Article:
Principal Cast : Julia Roberts, Owen Wilson, Jacob Tremblay, Isabela Vidovic, Noah Jupe, Bryce Gheisar, Elle McKinnon, Millie Davis, Ty Consiglio, Kyle Harrison Breitkopf, James A Hughes, Sonia Braga, Mandy Patinkin, Daveed Diggs, Ali Liebert, Danielle Rose Russell, Nadji Jeter, Nicole Oliver, Rachel Hayward, Crystal Lowe, Steve Bacic.
Synopsis: The incredibly inspiring and heartwarming story of August Pullman, a boy with facial differences who enters 5th grade, attending a mainstream elementary school for the first time.
Heart-warming, beguiling, genteel: Wonder is a film that flirts with dramatic incongruity yet remains resolutely plain. Echoing in many ways the old Cher flick Mask, in which a young boy with a significant facial deformity must confront the social segregation and ostracism, Wonder’s central premise is told from a number of different viewpoints with a sense of rose-coloured fantastical dreaminess, a blissfully cognisant fable of overcoming fears and anxieties that almost, almost mind you, wallows too deeply in overly sentimental resolution. Wonder isn’t a bad movie, it’s just not a film of sufficient complex parts to rise above mawkish platitudes, and that’s the most disappointing part.
Young Auggie Pullman (Jacob Tremblay) is a boy with considerable social anxiety, due to his severe medical facial deformity, and during his young life has remained home-schooled and pretty much a recluse. His parents, mother Isabel (Julia Roberts) and father Nate (Owen Wilson) have upended their lives in order to provide and care for Auggie, a factor which causes feelings of resentment in his sister Via (Izabela Vidovic). However, Auggie is approaching middle-school, so the Pullman’s make the decision to send him to a private school to experience the real world, and as expected is greeted by bullying and abusive language, until he makes friends with one classmate, Jack (Noah Jupe).
My wife and I both enjoyed Wonder. After all, how can you go wrong with such a polarising story and a cast including Julia Roberts and Owen Wilson? Wonder isn’t a bad film by any stretch, and a lot can be made of its approach to reminding us about our own prejudices, even if the point is hammered home with a velvet sledgehammer and Jacob Tremblay’s convincing, aching performance as the disfigured Auggie. You can kinda sense where the film might venture right from the start, and I’ll be the first to spoil the film and say it goes exactly where you think it might. Juxtaposing Auggie’s parents problems, Via’s sense of entitlement and her burgeoning romance with classmate Justin (Nadji Jeter, who makes Obi Wan Kenobi seem stand-offish by comparison) and Auggie’s friendship with Jack between the film’s purposeful coming-of-age clichés, Wonder’s blithe sentimentality threatens to overwhelm the characters at times. You’ll either find yourself softly gasping at entrenched awfulness in the kids around Auggie or you’ll not care one jot, because the film’s heart-on-sleeve approach to the material is so soft-focused and easy-listening makes it all feel somewhat surreal.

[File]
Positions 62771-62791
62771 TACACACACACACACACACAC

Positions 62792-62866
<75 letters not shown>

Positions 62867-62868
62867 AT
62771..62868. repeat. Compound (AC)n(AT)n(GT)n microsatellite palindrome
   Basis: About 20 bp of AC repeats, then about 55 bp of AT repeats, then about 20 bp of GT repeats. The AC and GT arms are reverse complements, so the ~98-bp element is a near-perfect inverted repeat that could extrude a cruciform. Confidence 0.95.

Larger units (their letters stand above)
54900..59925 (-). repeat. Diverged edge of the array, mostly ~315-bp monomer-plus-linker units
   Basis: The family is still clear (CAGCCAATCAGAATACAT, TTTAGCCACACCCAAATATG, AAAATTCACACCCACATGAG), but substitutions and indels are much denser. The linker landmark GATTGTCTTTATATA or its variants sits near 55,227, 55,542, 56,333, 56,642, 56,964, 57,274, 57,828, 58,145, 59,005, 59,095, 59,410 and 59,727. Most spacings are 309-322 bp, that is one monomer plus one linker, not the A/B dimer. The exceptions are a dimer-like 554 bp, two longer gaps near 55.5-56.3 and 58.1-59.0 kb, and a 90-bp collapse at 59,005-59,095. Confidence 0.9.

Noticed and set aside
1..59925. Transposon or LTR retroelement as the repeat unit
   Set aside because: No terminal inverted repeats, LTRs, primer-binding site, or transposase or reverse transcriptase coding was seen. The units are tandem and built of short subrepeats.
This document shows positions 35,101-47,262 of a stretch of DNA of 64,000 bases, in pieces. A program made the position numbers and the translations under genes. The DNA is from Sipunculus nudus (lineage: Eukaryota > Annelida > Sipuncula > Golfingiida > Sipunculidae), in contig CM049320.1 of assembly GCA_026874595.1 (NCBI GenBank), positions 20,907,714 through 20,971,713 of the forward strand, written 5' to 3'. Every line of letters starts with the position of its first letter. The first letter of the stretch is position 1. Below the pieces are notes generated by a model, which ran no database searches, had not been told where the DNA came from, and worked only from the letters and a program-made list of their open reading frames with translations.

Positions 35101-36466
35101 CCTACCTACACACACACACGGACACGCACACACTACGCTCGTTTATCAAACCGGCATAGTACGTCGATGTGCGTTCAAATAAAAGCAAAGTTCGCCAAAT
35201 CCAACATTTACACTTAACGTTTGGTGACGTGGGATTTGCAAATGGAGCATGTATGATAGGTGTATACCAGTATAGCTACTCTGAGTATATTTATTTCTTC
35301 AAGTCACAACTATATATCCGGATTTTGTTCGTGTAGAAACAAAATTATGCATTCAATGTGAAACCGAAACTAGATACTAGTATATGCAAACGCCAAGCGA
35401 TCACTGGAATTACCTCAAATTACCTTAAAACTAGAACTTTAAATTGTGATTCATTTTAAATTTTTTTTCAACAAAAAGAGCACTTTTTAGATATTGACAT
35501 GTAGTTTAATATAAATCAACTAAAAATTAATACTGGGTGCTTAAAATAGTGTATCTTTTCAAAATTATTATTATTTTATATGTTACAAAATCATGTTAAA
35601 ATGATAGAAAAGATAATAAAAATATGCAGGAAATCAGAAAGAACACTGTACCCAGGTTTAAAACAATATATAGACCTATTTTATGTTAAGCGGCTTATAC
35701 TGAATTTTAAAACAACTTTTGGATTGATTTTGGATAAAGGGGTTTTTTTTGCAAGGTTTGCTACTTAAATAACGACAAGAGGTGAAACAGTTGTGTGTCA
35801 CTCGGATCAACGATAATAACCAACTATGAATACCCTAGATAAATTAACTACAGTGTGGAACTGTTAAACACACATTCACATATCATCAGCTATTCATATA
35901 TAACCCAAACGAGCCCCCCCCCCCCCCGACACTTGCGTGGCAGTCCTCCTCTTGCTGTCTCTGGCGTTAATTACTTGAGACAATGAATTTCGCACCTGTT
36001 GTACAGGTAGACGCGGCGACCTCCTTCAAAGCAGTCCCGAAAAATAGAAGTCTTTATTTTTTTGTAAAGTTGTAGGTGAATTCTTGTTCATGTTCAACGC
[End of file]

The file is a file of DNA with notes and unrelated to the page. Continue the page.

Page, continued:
The film is divided up into chapters of a sort, offering sub-narratives in which the viewpoint of the film’s main characters are contrasted with each other. Auggie’s is obvious, finding solace in solitude and the love of his mother, while Via’s is more teen angst with one of her friends, Miranda (Danielle Rose Russell) suddenly breaking off contact, and then Jack’s in which he’s confused why Auggie stops being his friend after a misunderstanding of sorts. Director Stephen Chbosky’s work here is effective if prosaic, lacking a sense of impact and instead remaining astutely distant from the characters. There’s a soft glow to the film’s visual aesthetic, as if occurring in a dream, and the photography on the movie is absolutely gorgeous; technical merits aside, you’d be a hard-hearted stone not to at least empathise with the Pullman family, but somehow the emotional attachment to Auggie’s plight feels a touch too “safe”, if that makes sense. Tremblay is a good little actor (his work in Room is marvellous) and he works hard to bring his character to life beneath the facial prosthetic attached to him throughout, and he’s surrounded by a talented ensemble propping him up, so it’s frustrating to find a film so self-absorbed with being beautiful it forgets to actually say something profound.
Beset with the best possible production values and source material that feels designed to prod your heart if not your mind, Wonder’s pillowfight approach to the trials and tribulations of Auggie and his family should have hit a home run – the mere presence of Mandy Patinkin alone, as the school principal, was enough to have me watching – but there’s a touch of the mediocre about the movie. As I mentioned, the film plays things far too safe, far too wrapped-with-a-bow Hollywood, despite the best efforts of all involved. A kind of reverse Elephant Man fable, Wonder’s simple – some might say honest – portrayal of prejudice and hatred of that which is different might ring true in many ways for today’s society, but the film’s lack of edge and disingenuous tone might leave some feeling like it’s a pyrrhic victory at best.